Originally posted 8/24/11 - backdated to organize posts by topic.

Carpintero real pico amarillo [Crimson-crested Woodpecker] (Campephilus melanoleucos melanoleucos) (♀) by barloventomagico

A beautiful female Crimson-crested Woodpecker, Carpintero real pico amarillo, appears here in a fine photo by barloventomagico.  This bird's image was captured at La Pomarrosa Farm, Barlovento in north-central Venezuela.

Photo posted here under Creative Commons License. 

Campephilus melanoleucos. fêmea. Niquelândia.

Originally posted 4/28/10 - backdated to organize posts by topic.

Here's a female Crimson-crested Woodpecker with a wonderful expression, looking a little joyful and perhaps even a little crazy!  This photo is © Alexandre Curcino.  It was taken in Niquelândia, Brazil and is posted here with permission.  Niquelândia has one of the largest reserves in the world of what metal?   Find out here.

Put Put Putta!

Originally posted 5/8/10 - backdated to organize posts by topic.

This video is best viewed in the enhanced version.  Be sure to click 360p in the lower right corner of the frame above and select 480p as soon as it starts to play.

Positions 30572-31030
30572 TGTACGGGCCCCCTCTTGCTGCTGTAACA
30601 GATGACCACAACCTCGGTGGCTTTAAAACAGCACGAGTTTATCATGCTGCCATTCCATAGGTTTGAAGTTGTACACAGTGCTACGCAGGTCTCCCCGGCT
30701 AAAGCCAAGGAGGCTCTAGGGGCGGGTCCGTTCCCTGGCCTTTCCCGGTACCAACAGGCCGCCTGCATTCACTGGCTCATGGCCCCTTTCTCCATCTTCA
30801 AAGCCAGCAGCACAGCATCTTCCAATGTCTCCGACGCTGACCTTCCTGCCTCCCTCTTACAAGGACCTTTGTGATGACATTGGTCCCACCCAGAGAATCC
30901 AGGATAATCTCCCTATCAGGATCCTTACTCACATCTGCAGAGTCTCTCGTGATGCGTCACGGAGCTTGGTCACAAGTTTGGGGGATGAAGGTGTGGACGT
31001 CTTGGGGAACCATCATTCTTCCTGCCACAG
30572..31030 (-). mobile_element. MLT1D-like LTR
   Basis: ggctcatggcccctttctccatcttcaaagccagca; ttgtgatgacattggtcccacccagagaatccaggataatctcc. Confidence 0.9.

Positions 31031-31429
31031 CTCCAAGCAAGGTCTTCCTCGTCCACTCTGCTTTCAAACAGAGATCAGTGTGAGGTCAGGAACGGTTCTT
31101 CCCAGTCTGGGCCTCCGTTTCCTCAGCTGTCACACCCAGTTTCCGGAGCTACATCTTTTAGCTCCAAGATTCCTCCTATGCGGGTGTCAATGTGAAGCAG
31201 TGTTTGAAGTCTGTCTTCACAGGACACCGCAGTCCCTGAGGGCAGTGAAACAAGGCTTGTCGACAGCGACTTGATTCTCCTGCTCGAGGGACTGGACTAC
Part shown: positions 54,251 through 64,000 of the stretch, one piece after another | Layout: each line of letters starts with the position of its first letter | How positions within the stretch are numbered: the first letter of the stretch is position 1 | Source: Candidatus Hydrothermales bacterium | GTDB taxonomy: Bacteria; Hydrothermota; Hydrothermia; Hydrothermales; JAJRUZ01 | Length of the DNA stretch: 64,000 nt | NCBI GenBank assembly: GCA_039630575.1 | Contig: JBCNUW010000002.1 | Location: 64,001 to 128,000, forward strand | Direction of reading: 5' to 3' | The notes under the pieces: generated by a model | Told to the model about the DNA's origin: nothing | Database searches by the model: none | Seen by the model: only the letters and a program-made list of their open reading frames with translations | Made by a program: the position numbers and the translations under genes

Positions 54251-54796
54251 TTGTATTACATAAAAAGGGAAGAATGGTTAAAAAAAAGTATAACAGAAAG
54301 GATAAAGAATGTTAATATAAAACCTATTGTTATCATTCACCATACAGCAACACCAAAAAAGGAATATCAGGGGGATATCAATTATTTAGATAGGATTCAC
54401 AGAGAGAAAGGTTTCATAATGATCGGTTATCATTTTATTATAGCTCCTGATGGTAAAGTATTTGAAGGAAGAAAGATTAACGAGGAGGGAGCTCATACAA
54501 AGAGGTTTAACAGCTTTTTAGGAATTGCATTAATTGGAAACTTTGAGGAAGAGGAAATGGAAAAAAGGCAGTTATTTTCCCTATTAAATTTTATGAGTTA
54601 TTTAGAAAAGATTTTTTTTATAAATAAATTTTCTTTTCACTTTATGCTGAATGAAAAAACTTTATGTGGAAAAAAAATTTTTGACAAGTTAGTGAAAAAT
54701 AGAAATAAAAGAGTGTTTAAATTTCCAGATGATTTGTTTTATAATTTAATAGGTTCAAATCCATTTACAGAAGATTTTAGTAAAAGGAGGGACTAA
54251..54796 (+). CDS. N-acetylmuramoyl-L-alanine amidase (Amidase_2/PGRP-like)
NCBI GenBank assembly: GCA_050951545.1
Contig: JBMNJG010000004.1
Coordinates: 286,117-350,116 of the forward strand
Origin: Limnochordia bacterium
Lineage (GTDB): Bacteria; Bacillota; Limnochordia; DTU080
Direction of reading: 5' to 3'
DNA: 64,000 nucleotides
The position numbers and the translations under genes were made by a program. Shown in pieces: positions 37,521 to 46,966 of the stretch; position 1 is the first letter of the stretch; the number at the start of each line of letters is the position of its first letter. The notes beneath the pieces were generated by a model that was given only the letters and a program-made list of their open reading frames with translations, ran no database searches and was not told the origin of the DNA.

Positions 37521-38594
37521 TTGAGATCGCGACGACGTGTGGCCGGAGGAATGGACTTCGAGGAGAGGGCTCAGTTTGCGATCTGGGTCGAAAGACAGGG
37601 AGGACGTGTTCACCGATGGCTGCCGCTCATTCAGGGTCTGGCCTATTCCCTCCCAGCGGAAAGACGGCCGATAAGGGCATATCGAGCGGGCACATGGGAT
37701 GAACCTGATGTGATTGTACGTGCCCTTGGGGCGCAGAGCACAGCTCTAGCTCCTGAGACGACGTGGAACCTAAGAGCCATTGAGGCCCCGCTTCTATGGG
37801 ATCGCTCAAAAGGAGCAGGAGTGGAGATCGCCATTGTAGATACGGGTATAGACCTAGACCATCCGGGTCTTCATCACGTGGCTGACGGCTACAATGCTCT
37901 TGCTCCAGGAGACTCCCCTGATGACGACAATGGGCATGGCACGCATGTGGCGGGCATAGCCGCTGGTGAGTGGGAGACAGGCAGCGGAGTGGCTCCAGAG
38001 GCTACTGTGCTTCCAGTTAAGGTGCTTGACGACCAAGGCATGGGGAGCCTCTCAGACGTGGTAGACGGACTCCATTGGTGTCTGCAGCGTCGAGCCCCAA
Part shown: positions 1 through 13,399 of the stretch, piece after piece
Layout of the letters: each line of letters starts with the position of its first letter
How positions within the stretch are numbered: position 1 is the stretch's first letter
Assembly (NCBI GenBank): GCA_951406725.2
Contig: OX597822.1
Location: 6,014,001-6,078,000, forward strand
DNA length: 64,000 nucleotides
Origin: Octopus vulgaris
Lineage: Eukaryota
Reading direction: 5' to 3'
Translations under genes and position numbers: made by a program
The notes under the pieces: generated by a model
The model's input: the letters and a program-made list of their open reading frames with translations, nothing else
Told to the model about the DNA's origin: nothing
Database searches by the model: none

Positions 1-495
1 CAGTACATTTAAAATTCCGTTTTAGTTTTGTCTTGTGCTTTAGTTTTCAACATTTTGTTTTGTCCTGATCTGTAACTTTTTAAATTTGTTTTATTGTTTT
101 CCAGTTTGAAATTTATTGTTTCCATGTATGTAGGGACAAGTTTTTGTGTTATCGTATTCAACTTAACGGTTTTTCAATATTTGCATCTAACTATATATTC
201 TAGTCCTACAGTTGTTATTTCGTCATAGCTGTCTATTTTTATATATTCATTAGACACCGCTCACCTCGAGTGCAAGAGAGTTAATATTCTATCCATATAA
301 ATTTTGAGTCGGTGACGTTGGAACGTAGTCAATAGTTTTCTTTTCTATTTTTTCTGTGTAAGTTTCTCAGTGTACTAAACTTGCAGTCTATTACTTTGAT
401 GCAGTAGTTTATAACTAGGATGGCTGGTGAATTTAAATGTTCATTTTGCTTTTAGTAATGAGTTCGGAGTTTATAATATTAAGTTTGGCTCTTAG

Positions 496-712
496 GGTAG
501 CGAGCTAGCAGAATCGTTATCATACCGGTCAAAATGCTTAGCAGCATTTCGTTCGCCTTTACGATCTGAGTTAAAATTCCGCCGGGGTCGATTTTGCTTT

When they are not keeping silent, Crimson-crested Woodpeckers exhibit a great variety of calls.  In this brief video clip, a female Crimson-crested Woodpecker makes a series of vocalizations that sounds a bit like wild laughter!  In their book Woodpeckers, Hinkler, et al., remark that in these birds,
 Shrill, piping put put puttas, which may be kept up for minutes,
indicates great excitement.

Funny, the title of this video on YouTube is Амазонский малиновохохлый дятел (Pileated Woodpecker).

You can also listen to a similar series of calls here: